marked itO-f, nn.i I heap iniitati.'ii.
When nn adaristoi at dines '"it, be :) r
nothing <>f loirlng t'; boot playfallj pooi
water on tbe dining room table. thereby
demonstratb.g the remarkable non-blistering
rs of tire VS nl b nr.'l tbe guest's legS;
and he is prepared rbeerfully t" rrawl under
the Davenport, to see for hfaneelf the manu
fncturer's name brnnded on thc framewo, k.
All their little ways show dollghtfal freedom
from constralnt. No *mly sdaristocratie girl
Hl -Mary. my dear, these nre eertainly thi
! Wt BisCttitl whieh you ever baked! However
did you ever lOCCeed in making them so de
lightfnlly Light end Toothioinet
She 0 John, I Knew you would like them!
I baked them all myieli by the nai of JOBCO.
the famous Self-Stirring Blscoit Batter, manu
faetured by the Jones Haking Co., Inc, _.7''1
1'ostelthwaito Boulevard, Waukesha.
Their ChOd Aged Two?O yc, l-'avver!
Muvver Myi that JOBCO is th*> best Self
Stirring Biscuit Batter on the market because
been proven by chemical analysis that
JOBCO contains 4 791-949 per cent less free
than any other of the cheap and inferior
On the very brink of the Gra
thinki twice of ihoarina joa what emasing
. ean bc put into a pair of ,'O-cent lisle
gs. Indeed, the younger adarlstocratic
Ml while away many a long winter evening
romparing hosiery. Indoor aocker. they call it.
Nor do they mind debating tho underwear ques?
tion. ln fact, you muRt be careful. when going
out of an evening, to wear the right make and
weight (ft union fiuit; otherwise, all thc other
puest* at the ball are likely to stop dancin**
and ga'her around to rrtako grmc of you, play
fully wanting to know why you prefer to swel
ter in those awful thlngs, Instead of wearing
thin ones, like thelre.
In speech, these Best People are a trifle
nvr r-fnrmal. One almost wishes thnt they
might unbend a bit now and thrn. Their ron
versation, though fiuent, is comewhat limited
ln choiee of subjects. Their children, however.
are astoundingly precocious. A typbal fnmily
rhnt runs nbout as follows :
id Canyon, eating luncheon.
?nbltitntel with whieh the market is A
In disposition these folk are impeccable. It'
a clnch you can't pack a grou.-h and beloug
to the advertising set Any little thing pleases
them. They go Into spasms of joy over their
morning rereal; they elap their hands with glee
over a patetlt clothes wringer; tho arrival of
? ttOOh cake of laundry Fnap brightens th.ir
whole day. They smile as they munch their
lKvornu chewing gum, as they try out their
latest safety razor, aa they operate their
ridiculously low-priced vacuum rleaw.
A simpl-'-hearted, cheery lot, with their
hearts on their sleeves, always hursting with
glad surprise, always being littlo sunshines.
1'xcept, of course, when they have been stung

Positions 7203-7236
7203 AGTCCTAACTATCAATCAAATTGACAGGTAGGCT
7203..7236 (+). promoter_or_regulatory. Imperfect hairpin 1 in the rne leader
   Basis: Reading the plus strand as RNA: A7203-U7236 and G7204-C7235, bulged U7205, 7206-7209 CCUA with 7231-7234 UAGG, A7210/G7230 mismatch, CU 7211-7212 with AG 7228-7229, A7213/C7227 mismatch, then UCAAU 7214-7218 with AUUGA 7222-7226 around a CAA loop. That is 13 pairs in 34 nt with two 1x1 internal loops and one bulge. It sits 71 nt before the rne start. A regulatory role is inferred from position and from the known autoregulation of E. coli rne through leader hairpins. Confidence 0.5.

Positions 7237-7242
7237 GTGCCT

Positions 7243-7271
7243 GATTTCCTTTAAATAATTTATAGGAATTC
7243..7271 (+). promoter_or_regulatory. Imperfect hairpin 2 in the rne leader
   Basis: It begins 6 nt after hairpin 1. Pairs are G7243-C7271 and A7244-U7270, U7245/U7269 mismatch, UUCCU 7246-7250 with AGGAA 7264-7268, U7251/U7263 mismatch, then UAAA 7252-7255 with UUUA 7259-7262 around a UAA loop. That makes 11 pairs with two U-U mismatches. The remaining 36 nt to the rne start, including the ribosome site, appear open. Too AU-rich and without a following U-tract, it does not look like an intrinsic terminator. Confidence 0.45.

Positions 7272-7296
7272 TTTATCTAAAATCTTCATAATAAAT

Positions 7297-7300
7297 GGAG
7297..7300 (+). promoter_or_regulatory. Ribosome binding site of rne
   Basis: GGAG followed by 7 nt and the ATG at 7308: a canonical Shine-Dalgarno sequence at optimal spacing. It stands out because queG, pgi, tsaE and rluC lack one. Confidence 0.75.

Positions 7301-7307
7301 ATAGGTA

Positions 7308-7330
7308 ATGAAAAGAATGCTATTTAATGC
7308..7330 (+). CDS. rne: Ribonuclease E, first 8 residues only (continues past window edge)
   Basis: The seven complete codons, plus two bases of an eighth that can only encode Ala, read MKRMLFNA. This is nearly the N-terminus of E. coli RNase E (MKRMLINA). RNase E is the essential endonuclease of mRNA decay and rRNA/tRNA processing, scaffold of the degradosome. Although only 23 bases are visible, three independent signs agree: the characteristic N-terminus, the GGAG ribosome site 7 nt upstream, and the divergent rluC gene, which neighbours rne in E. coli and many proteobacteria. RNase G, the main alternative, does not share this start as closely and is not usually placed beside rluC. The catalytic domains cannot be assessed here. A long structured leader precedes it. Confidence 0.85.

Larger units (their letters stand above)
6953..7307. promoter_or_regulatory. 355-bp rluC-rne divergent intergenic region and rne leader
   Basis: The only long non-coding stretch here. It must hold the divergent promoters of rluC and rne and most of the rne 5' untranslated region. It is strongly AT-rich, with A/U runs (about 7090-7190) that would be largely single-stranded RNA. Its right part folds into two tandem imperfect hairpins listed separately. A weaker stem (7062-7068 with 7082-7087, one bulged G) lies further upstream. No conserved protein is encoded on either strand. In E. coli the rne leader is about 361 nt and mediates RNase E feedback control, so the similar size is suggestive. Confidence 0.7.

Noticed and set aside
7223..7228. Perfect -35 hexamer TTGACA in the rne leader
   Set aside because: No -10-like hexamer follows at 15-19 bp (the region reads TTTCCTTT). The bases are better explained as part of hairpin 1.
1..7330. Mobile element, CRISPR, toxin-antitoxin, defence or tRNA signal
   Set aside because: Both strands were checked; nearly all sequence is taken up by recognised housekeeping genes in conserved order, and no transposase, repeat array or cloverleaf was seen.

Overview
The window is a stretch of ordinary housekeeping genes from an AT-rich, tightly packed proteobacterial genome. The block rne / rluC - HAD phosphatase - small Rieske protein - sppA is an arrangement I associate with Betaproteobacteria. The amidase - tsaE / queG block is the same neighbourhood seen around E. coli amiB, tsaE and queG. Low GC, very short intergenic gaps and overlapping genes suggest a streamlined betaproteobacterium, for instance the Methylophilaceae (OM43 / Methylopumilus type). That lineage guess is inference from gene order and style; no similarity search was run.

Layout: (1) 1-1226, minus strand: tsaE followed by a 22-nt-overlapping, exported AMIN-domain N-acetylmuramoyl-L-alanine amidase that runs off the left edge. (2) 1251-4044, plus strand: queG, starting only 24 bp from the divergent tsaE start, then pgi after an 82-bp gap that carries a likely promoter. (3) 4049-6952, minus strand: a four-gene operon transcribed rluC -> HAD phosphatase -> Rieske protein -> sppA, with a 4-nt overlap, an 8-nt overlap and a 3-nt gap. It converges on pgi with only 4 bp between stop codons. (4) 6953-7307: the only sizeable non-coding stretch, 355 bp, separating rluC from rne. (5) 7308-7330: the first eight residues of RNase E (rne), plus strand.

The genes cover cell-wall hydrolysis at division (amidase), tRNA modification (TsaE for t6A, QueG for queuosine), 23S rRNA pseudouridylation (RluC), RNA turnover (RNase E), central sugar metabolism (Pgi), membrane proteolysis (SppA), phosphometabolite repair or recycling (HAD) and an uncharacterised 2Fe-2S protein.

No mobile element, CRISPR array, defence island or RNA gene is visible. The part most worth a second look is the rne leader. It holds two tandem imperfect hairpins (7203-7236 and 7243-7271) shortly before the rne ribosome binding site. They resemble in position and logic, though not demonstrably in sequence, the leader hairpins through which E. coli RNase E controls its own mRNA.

by accepting some Cheap and Inferioi- Substi
tute. Then the iky darkena But they Mon
rally, nnd Demand thi Genuine; and lo! once
more the sun eotnei forth nnd thc little bird"!
into song.
After all's said and done, a tennis
racket's the thing no gentle
man would be seen without.
Centaamad from pagn fhta.
:".-. k iteeiad famously. For a time they
awam against the damp gray stream of cloud,
their eyes fixed tensely on the compa.-s an.l
leromi terj for here these two delicate in*
itromenti were tlieir only help. They would
have lost their way if they had looked out into
the cloud mist
Then StefTeck choked the motor. At the
same moment they heard the smothered re
porti of guns.
Glidlng carefully, Steffeck sank deeper. Now
the under surface of the cloud bank was
reached. Btowly the earth emerged from the
gray and took form. Right undi r the shelter
offering cloud rim Steffeck jjuided the ma
. -ao that Wegehaupt had time to make
I urther obeervstioni,
The whole widespread battlefield lay be
neath them. with ita woods and hills, its vil
lagei and roads, cut through by | glistening
river to the far spaees of the horizon. On the
i rown hills the other side of tho river the sun
rays lay golden.
Suddenly Wegehaupt detected the march of
ths enemy. DarLi-h, s.-arcely di.-tinguishable
lines moved on the roadways. pushing slowly
trward the northwest. There?-there?and
there. On all the roads he saw the enemy'*
II.- gazed through the glass. Dirootly under
them he noticed an ant-like stirring of agitat
id men. By the short trousers and Noo
jackets be judged them to be Zouaves. They
had leen the machine. An entire eompany ap
peared to bc shooting upward. But their shots
did not reach.
A wild satisfaction rioted in his blood. He
felt the thousands of eyes which now rested
sngrily upon him. The lust of destruction, of
slaughter, came over him. He reached for a
bomb, Intending to send ft through the dis
iharge tube down on the human swarm below.
Just then his eyes caught the distant rail
load blidge spanning tho river. Like a llash
the thought camo to him: "Save your bombs
for it!" He reached for tbe SfTOWl instead
rr.d scattered a handful of those pointed ste.-l
rods, much as Jupiter hurls his thundcrbolts.
On the earth her.eath. Then hc turned his tield
glass downwerd.
A bit!" be exclaimed. Down there the
ZoaaVM were :cattering wildly. TWO, three,